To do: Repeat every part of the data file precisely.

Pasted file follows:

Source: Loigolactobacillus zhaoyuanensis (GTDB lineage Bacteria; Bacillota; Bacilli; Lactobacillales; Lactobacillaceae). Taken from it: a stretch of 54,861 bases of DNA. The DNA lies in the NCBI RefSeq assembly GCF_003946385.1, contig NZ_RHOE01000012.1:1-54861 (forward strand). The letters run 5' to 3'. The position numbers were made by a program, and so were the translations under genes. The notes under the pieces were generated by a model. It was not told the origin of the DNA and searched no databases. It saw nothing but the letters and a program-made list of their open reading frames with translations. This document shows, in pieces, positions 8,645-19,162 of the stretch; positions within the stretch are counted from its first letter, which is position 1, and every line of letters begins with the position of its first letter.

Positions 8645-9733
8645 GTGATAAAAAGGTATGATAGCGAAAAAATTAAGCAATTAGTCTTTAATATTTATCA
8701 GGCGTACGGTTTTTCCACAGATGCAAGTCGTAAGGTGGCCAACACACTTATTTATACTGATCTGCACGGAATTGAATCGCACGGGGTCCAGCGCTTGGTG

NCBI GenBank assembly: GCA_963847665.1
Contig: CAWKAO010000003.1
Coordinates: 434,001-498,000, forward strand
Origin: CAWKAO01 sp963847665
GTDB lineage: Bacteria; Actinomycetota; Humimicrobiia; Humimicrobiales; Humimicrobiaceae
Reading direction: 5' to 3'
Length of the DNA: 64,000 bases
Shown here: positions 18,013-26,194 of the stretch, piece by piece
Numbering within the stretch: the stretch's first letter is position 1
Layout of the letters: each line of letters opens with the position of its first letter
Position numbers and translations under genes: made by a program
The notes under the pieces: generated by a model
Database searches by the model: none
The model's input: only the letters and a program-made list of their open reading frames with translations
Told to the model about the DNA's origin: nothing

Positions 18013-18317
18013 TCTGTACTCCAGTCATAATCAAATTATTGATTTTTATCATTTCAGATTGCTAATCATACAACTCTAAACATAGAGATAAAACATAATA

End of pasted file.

Source: Loigolactobacillus zhaoyuanensis (GTDB lineage Bacteria; Bacillota; Bacilli; Lactobacillales; Lactobacillaceae). Taken from it: a stretch of 54,861 bases of DNA. The DNA lies in the NCBI RefSeq assembly GCF_003946385.1, contig NZ_RHOE01000012.1:1-54861 (forward strand). The letters run 5' to 3'. The position numbers were made by a program, and so were the translations under genes. The notes under the pieces were generated by a model. It was not told the origin of the DNA and searched no databases. It saw nothing but the letters and a program-made list of their open reading frames with translations. This document shows, in pieces, positions 8,645-19,162 of the stretch; positions within the stretch are counted from its first letter, which is position 1, and every line of letters begins with the position of its first letter.

Positions 8645-9733
8645 GTGATAAAAAGGTATGATAGCGAAAAAATTAAGCAATTAGTCTTTAATATTTATCA
8701 GGCGTACGGTTTTTCCACAGATGCAAGTCGTAAGGTGGCCAACACACTTATTTATACTGATCTGCACGGAATTGAATCGCACGGGGTCCAGCGCTTGGTG

NCBI GenBank assembly: GCA_963847665.1
Contig: CAWKAO010000003.1
Coordinates: 434,001-498,000, forward strand
Origin: CAWKAO01 sp963847665
GTDB lineage: Bacteria; Actinomycetota; Humimicrobiia; Humimicrobiales; Humimicrobiaceae
Reading direction: 5' to 3'
Length of the DNA: 64,000 bases
Shown here: positions 18,013-26,194 of the stretch, piece by piece
Numbering within the stretch: the stretch's first letter is position 1
Layout of the letters: each line of letters opens with the position of its first letter
Position numbers and translations under genes: made by a program
The notes under the pieces: generated by a model
Database searches by the model: none
The model's input: only the letters and a program-made list of their open reading frames with translations
Told to the model about the DNA's origin: nothing

Positions 18013-18317
18013 TCTGTACTCCAGTCATAATCAAATTATTGATTTTTATCATTTCAGATTGCTAATCATACAACTCTAAACATAGAGATAAAACATAATA